Life and Death: Twilight Reimagined (Page 30)

I wondered if it was supposed to bother me that she was so much stronger than I was, but I hadn’t been insecure about things like that for a long time. Ever since I’d outgrown my bullies, I’d been fairly well satisfied. Sure, I’d like to be coordinated, but it didn’t bother me that I wasn’t good at sports. I didn’t have time for them anyway, and they’d always seemed a little childish. Why get so worked up about a bunch of people chasing a ball around? I was strong enough that I could make people leave me alone, and that was all I wanted.

So, this small girl was stronger than I was. A lot. But I was willing to bet she was stronger than everyone else I knew, kids and adults alike. She could take Schwarzenegger in his prime. I couldn’t compete with that, and I didn’t need to. She was special.

“Beau?” she asked, and I realized I hadn’t answered her question.

“Uh, what?”

“I asked where you were going.”

“Home. Or am I not?” Her expression confused me.

She smiled. “Didn’t you hear me promise to take you safely home? Do you think I’m going to let you drive in your condition?”

“What condition?”

“I hate to be the bearer of bad news, but you have a weak vasovagal system.”

“I think I’ll survive,” I said. I tried to take another step toward my truck, but her hand didn’t free my jacket.

I stopped and looked down at her again. “Okay, why don’t you tell me what you want me to do?”

Her smile got wider. “Very sensible. You’re going to get into my car, and I am going to drive you home.”

“I have two issues with that. One, it’s not necessary, and two, what about my truck?”

“One, necessary is a subjective word, and two, I’ll have Archie drop it off after school.”

I was distracted by the casual reminder that she had siblings—strange, pale, beautiful siblings. Special siblings? Special like her?

“Are you going to put up a fuss?” she asked when I didn’t speak.

“Is there any point in resisting?”

I tried to decipher all the layers to her smile, but I didn’t get very far. “It warms my cold heart to see you learning so quickly. This way.”

She dropped her fistful of jacket and turned. I followed her willingly. The smooth roll of her hips was just as hypnotic as her eyes. And there wasn’t a downside to getting more time with her.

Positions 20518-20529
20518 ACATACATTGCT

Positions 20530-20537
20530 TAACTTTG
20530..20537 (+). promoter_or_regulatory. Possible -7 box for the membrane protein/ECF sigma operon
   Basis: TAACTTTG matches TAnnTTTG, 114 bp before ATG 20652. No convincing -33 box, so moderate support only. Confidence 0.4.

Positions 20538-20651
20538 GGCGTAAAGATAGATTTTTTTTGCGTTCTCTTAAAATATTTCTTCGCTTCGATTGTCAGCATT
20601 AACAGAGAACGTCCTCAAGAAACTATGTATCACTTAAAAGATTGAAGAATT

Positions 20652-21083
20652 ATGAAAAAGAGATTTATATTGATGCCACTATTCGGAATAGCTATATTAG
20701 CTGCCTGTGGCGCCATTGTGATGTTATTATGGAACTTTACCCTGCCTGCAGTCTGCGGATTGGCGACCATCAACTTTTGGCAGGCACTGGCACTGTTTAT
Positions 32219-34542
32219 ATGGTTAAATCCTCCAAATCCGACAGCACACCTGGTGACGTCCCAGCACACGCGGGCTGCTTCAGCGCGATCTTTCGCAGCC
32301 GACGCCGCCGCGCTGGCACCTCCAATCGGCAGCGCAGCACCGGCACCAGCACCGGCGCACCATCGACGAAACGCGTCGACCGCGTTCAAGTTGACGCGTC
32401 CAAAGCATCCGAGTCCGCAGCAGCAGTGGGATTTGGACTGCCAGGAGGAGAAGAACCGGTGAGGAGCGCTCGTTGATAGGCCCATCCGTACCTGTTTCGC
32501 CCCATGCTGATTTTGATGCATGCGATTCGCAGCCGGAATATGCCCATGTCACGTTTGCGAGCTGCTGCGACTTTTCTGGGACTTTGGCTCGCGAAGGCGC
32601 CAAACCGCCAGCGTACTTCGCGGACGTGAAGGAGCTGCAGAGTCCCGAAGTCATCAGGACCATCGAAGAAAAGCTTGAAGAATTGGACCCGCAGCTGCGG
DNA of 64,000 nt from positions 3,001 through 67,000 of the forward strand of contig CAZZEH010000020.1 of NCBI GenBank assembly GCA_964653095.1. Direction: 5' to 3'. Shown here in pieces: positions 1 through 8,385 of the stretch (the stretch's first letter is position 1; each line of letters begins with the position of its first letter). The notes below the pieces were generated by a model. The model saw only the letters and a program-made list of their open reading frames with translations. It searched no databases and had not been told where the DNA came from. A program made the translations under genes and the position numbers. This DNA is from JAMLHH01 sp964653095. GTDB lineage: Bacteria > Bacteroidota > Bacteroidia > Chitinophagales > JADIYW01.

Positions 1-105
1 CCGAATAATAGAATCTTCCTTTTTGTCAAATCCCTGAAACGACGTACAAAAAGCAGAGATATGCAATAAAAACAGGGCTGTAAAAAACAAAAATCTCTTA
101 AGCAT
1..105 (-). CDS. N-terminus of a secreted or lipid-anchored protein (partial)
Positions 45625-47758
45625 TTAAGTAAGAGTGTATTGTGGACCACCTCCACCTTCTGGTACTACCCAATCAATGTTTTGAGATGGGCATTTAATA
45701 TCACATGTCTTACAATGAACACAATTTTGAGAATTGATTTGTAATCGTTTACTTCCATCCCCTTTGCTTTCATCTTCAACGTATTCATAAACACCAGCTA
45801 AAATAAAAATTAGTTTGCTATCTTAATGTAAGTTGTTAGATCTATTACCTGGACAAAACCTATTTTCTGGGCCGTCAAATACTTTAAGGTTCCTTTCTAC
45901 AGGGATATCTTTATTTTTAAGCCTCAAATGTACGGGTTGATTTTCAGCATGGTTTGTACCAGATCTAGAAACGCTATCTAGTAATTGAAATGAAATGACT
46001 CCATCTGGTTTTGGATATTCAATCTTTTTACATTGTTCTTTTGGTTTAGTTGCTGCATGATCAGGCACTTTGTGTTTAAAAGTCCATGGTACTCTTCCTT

The inside of the Volvo was just as pristine as the outside. Instead of the smell of gasoline and tobacco, there was just a faint perfume. It was almost familiar, but I couldn’t put my finger on it. Whatever it was, it smelled amazing.

As the engine purred quietly to life, she played with a few dials, turning the heat on and the music down.

“Is that ‘Clair de Lune’?” I asked.

She glanced at me, surprised. “You’re a fan of Debussy?”

I shrugged. “My mom plays a lot of classical stuff around the house. I only know my favorites.”

“It’s one of my favorites, too.”

“Well, imagine that,” I said. “We have something in common.”

I expected her to laugh, but she only stared out through the rain.

I relaxed against the light gray seat, responding automatically to the familiar melody. Because I was mostly watching her from the corner of my eye, the rain blurred everything outside the window into gray and green smudges. It took me a minute to realize we were driving very fast; the car moved so smoothly I didn’t feel the speed. Only the town flashing by gave it away.

“What’s your mother like?” she asked suddenly.

Her butterscotch eyes studied me curiously while I answered.

“She kind of looks like me—same eyes, same color hair—but she’s short. She’s an extrovert, and pretty brave. She’s also slightly eccentric, a little irresponsible, and a very unpredictable cook. She was my best friend.” I stopped. It made me depressed to talk about her in the past tense.

“How old are you, Beau?” Her voice sounded frustrated for some reason I couldn’t imagine.

The car stopped, and I realized we were at Charlie’s house already. The rain had really picked up, so heavy now that I could barely see the house. It was like the car was submerged in a vertical river.

“I’m seventeen,” I said, a little confused by her tone.

“You don’t seem seventeen,” she said—it was like an accusation.

I laughed.

“What?” she demanded.

“My mom always says I was born thirty-five years old and that I get more middle-aged every year.” I laughed again, and then sighed. “Well, someone has to be the adult.” I paused for a second. “You don’t seem much like a junior in high school, either.”

She made a face and changed the subject.

“Why did your mother marry Phil?”

I was surprised that she remembered Phil’s name; I was sure I’d only said it once, almost two months ago. It took me a second to answer.

“My mom… she’s very young for her age. I think Phil makes her feel even younger. Anyway, she’s crazy about him.” Personally I didn’t see it, but did anyone ever think anyone was good enough for his mom?

“Do you approve?” she asked.

I shrugged. “I want her to be happy, and he’s who she wants.”

“That’s very generous.… I wonder…”


“Would she extend the same courtesy to you, do you think? No matter who your choice was?” Her eyes were suddenly intent, searching mine.


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